EDITOR’S NOTE: This guest post by the Ethics Working Group on ZIKV Research & Pregnancy is cross-posted with the Canadian Bioethics blog Impact Ethics. The Ethics Working Group on ZIKV Research & Pregnancy provides recommendations to ensure that pregnant women are responsibly and equitably included in the ZIKV vaccine research and development agenda. Its 15 expert members include Little, Drapkin, and Lyerly, whose 2008 IJFAB article on the inclusion of pregnant women in research had a significant impact not only in bioethics but also in the mainstream media at the time. The group also includes scholars and physicians from throughout the Americas including Argentian philosopher and bioethicist Florencia Luna whose article on vulnerability in IJFAB, and 2016 keynote at the World Congress of Bioethics on responses to Zika, mark her as notable in this particular area. The working group’s advice is well-informed by feminist bioethics.
This image is a screen cap of the cover for the Working Group’s ethical guidance on priorities, inclusion, and evidence generation. It can be downloaded from http://www.zikapregnancyethics.org/.
Zika virus (ZIKV) vaccine development is proceeding rapidly, with a number of vaccine candidates already moving into Phase II clinical trials. These are trials that are designed to look for evidence of efficacy.
As the public health community races to develop ZIKV vaccines, now is a critical time to ensure that research and development (R&D) efforts adequately address the needs of pregnant women and their offspring. To this end, the Ethics Working Group on ZIKV Research & Pregnancy, an interdisciplinary group of international experts in vaccinology, maternal and child health, public health and ethics, has developed Ethics Guidance for including the needs and interests of pregnant women and their offspring in the ZIKV vaccine research and development agenda: Pregnant Women & the Zika Virus Vaccine Research Agenda: Ethics Guidance on Priorities, Inclusion, and Evidence Generation.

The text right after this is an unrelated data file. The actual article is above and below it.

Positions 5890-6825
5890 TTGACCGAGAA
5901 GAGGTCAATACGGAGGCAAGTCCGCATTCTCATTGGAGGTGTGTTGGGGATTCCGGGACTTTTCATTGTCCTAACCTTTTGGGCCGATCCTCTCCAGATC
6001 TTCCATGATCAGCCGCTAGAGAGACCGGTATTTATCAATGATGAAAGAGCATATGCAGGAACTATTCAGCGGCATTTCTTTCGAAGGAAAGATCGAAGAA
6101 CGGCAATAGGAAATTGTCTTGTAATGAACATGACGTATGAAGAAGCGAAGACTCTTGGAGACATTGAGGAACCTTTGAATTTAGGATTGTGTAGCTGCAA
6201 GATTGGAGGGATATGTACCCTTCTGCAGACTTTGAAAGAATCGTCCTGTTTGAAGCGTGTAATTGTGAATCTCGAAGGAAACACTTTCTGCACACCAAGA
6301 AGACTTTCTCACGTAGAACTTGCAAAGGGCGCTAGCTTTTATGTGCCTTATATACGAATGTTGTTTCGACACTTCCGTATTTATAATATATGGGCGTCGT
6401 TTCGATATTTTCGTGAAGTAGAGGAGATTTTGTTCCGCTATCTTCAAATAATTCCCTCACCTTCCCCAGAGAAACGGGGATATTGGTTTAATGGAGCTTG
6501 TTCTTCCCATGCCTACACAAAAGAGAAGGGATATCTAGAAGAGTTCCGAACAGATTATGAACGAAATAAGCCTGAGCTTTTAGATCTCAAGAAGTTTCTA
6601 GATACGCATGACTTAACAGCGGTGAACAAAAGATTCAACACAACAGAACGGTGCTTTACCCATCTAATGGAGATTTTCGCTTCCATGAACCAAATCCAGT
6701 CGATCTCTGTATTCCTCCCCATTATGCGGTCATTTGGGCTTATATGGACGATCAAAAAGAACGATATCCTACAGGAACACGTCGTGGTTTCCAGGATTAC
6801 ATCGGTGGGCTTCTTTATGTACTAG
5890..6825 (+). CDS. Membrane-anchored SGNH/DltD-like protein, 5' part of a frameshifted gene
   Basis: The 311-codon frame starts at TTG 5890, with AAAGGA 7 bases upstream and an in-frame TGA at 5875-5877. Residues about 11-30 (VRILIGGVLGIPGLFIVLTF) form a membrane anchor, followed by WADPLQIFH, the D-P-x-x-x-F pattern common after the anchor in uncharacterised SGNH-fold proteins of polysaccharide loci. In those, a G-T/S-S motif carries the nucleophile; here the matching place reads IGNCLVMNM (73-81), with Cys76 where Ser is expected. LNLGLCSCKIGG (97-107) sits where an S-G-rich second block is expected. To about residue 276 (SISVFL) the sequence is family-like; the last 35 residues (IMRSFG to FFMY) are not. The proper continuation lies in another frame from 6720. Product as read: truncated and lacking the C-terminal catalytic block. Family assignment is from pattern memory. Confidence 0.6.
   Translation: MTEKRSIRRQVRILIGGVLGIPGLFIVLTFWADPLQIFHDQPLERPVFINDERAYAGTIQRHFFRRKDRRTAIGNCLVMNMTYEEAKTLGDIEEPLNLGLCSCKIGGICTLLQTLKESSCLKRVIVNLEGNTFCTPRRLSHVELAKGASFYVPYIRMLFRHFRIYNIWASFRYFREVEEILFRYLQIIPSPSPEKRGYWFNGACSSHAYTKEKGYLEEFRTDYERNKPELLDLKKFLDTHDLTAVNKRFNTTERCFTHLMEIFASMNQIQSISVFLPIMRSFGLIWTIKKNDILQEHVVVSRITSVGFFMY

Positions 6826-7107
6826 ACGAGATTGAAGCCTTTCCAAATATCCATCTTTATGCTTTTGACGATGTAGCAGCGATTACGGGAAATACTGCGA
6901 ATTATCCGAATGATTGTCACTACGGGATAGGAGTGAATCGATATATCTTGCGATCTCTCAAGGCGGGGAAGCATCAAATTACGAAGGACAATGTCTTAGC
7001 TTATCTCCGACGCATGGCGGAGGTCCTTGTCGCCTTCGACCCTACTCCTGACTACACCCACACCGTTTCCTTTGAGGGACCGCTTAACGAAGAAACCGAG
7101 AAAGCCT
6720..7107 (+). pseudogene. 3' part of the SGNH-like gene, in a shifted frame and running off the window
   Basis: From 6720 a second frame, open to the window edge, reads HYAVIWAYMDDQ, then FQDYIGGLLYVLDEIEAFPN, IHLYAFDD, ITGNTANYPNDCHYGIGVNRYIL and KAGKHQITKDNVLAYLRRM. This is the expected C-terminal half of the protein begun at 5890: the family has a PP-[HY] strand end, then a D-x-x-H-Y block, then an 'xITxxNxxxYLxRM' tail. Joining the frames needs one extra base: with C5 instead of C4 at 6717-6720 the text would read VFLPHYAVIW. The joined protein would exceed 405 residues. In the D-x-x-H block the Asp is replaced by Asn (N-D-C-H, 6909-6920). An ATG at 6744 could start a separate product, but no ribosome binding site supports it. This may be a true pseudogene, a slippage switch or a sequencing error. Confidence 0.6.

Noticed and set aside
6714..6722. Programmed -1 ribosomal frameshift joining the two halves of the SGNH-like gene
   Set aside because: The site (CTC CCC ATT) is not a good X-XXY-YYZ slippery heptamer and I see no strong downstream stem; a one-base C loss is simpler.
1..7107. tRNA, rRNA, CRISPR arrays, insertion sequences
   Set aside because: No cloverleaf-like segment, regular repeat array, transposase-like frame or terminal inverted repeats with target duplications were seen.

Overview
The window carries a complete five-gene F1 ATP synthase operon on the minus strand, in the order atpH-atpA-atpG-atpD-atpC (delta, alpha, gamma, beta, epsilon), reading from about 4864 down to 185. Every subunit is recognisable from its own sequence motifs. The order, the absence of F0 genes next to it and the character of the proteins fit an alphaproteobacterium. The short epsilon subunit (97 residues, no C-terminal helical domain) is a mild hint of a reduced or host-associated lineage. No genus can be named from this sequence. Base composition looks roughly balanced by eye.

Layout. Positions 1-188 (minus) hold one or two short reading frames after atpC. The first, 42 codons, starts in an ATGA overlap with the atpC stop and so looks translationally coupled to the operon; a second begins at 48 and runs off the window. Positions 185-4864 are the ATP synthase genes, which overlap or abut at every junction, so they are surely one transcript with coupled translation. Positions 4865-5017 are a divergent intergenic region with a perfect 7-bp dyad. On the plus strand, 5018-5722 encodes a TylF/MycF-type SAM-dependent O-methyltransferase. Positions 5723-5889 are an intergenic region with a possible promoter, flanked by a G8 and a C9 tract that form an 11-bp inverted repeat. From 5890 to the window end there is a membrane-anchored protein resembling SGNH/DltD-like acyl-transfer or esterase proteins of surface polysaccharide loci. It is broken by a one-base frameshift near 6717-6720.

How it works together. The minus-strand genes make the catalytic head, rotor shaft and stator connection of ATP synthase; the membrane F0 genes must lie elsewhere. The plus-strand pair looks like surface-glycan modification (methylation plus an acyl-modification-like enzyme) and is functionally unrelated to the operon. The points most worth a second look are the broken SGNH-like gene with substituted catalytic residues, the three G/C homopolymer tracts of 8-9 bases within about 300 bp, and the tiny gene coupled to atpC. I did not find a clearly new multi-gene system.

This Guidance argues that global concern about the devastating effects of ZIKV infection in pregnancy for normal fetal development, pregnant women and their offspring is not enough. Pregnant women and their babies should also be front and center in ZIKV vaccine development.
Unless specific actions recommended by the Working Group are taken soon, pregnant women and their offspring will not be able to share fairly in the benefits of whichever vaccines prove efficacious. They and their clinicians will lack the evidence they need to make informed decisions about using these vaccines.
Conducting research studies with pregnant women has been historically challenging and ethically complex. The vast majority of clinical trials for all biomedical interventions, including vaccines, have excluded pregnant women from studies. As a consequence, many drugs and biologics enter the market with little to no data on safety and efficacy in pregnancy – and it can take decades to generate this evidence post-authorization. The Working Group’s Guidance provides a pathway for a more proactive and inclusive approach for ZIKV vaccine development.
The Guidance tackles two critical questions: (1) What specifically is required to ensure that the interests of pregnant women and their offspring are adequately protected and fairly taken into account in the ZIKV vaccine research agenda? (2) Under what conditions is it ethically acceptable, if not required, to include pregnant women in ZIKV efficacy trials?
To address these questions, the Ethics Guidance includes three moral imperatives, each with concrete recommendations directed to policymakers, research funders, researchers, oversight bodies, regulatory authorities and the global public health community: to pursue and prioritize development of ZIKV vaccines that will be acceptable for use during pregnancy; to ensure timely collection of data to inform judgments about safety and efficacy of ZIKV vaccine administration in pregnancy; and to ensure pregnant women have fair access to participate in ZIKV vaccine trials that offer the prospect of direct benefit.
ZIKV vaccines are expected to be a critical part of the response to prevent future ZIKV outbreaks and epidemics. Adequately addressing the specific interests of pregnant women in ZIKV vaccine R&D efforts is not only essential to mitigating the potential harms faced by pregnant women and their offspring, it is also a matter of justice and respect.
Through concerted and proactive efforts, we can ensure that pregnant women are responsibly and equitably included in ZIKV vaccine research and development efforts and that, as a consequence, pregnant women and their offspring will benefit from the global investment in ZIKV vaccines.
The Ethics Working Group on ZIKV Research & Pregnancy is 15-member Working Group comprised of international experts in bioethics, public health, philosophy, pediatrics, obstetrics, maternal-fetal medicine, vaccine research, and maternal immunization tasked with developing concrete ethics guidance for including the needs and interests of pregnant women in the ZIKV vaccine research agenda. Details on the members of the Working Group and a copy of the Guidance and the Executive Summary can be found at: www.zikapregnancyethics.org
You can follow the project on Twitter: @pregnancyethics